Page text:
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India: Gujarat riots records ‘destroyed’

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Official records relating to the 2002 riots in India’s Gujarat state were destroyed in line with regulations, the government tells a panel probing the riots.


The riots left more than 1,000 dead

Documents with records of telephone calls and the movements of officials during the riots were destroyed in 2007, five years after their origin

Officials say this is standard practice and in line with civil service rules.

More than 1,000 people, mostly Muslims, died in the riots.

The violence erupted after 60 Hindus died in a train fire. The cause of the blaze was never clearly established.

Hindu groups allege the fire was started by Muslim protesters, but an earlier inquiry said the blaze was an accident.

The Supreme Court set up a panel to investigate the riots in 2008, after allegations that the Gujarat government was doing little to bring those responsible to justice.

Government lawyer SB Vakil told the Nanavati panel probing the riots that some records relating to the riots had been destroyed according to the rules.

“As per general government rules, the telephone call records, vehicle logbook and the officers’ movement diary are destroyed after a certain period,” Mr Vakil was quoted as saying by the Press Trust of India news agency.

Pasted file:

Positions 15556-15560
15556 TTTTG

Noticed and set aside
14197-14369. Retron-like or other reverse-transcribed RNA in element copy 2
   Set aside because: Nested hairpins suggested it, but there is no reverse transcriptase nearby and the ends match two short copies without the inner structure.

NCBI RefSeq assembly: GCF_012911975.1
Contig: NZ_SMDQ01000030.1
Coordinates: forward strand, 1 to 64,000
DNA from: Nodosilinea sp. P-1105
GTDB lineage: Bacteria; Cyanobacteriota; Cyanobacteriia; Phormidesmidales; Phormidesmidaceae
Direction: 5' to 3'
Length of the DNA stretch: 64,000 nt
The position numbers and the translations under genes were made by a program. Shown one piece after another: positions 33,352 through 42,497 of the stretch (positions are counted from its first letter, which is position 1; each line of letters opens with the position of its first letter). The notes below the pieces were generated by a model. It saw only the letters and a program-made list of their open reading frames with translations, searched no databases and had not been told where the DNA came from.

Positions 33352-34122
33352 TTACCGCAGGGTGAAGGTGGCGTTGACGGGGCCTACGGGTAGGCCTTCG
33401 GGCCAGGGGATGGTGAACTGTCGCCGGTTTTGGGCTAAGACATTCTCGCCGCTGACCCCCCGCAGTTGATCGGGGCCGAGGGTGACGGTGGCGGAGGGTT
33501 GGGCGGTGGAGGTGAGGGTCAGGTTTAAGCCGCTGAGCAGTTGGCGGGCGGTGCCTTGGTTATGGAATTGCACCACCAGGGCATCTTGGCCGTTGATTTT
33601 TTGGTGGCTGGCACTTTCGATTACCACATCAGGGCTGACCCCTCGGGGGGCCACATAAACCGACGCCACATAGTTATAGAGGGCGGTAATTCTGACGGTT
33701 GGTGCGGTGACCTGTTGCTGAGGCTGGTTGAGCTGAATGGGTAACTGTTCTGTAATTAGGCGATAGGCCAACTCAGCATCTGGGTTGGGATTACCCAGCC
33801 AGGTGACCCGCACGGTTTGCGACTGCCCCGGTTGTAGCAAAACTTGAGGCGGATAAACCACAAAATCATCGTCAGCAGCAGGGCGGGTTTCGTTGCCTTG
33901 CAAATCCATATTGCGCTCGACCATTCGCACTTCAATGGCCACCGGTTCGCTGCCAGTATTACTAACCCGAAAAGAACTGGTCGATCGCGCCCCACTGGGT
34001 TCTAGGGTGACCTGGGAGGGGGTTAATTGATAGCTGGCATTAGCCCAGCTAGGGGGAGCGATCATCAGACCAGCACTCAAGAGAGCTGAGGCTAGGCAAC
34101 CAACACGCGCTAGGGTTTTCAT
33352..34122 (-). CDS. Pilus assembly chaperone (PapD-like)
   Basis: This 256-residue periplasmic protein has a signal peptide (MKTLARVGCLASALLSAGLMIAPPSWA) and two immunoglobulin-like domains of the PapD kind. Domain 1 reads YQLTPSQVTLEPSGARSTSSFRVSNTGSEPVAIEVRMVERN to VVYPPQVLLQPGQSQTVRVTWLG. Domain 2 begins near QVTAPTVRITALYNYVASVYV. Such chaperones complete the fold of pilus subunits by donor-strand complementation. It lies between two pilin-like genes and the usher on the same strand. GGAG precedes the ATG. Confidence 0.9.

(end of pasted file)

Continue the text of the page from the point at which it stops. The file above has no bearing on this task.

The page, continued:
In April a senior police officer alleged in a sworn statement to India’s Supreme Court that Gujarat Chief Minister Narendra Modi deliberately allowed anti-Muslim riots in the state.

Mr Modi has always denied any wrongdoing.

The Gujarat government has responded to the allegations by saying they have already testified before a special panel investigating the riots and will wait for the court’s verdict.

East India Suspected Insurgent Attack: Nine Police Officers Killed

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Suspected Maoist insurgents killed nine policemen during an ambush in eastern India, authorities said Tuesday. A 10th officer is missing.


Police officials carry a coffin of a colleague on April 8, 2010, after his death in a Maoist attack in Chhattisgarh.

The attack took place Monday in a remote area of Gariaband in Chhattisgarh state when the officers were on their way to search a house as part of anti-Maoist operation, said state police spokesman Rajesh Mishra.

Their truck broke down, and they were attacked as they were waiting for a second vehicle to arrive, he said.

About 10 days ago, seven officers were killed when they were ambushed as they were returning from routine patrol, Mishra said.

“It’s a war-like situation here,” he said.

The Maoist movement is considered by the government as India’s greatest internal security threat.

The Maoist guerrillas are called Naxalites after Naxalbari, a village in neighboring West Bengal state where they originated in the late 1960s.

Officials say the Naxals aim to seize political power through what they call a protracted people’s war.

For their part, the insurgents have claimed since the 1960s to be fighting for the dispossessed.

Over the years, they targeted Indian security forces in several impoverished eastern Indian states that have become known as the “Red Corridor.”

The slow-churning unrest has killed about 2,000 people.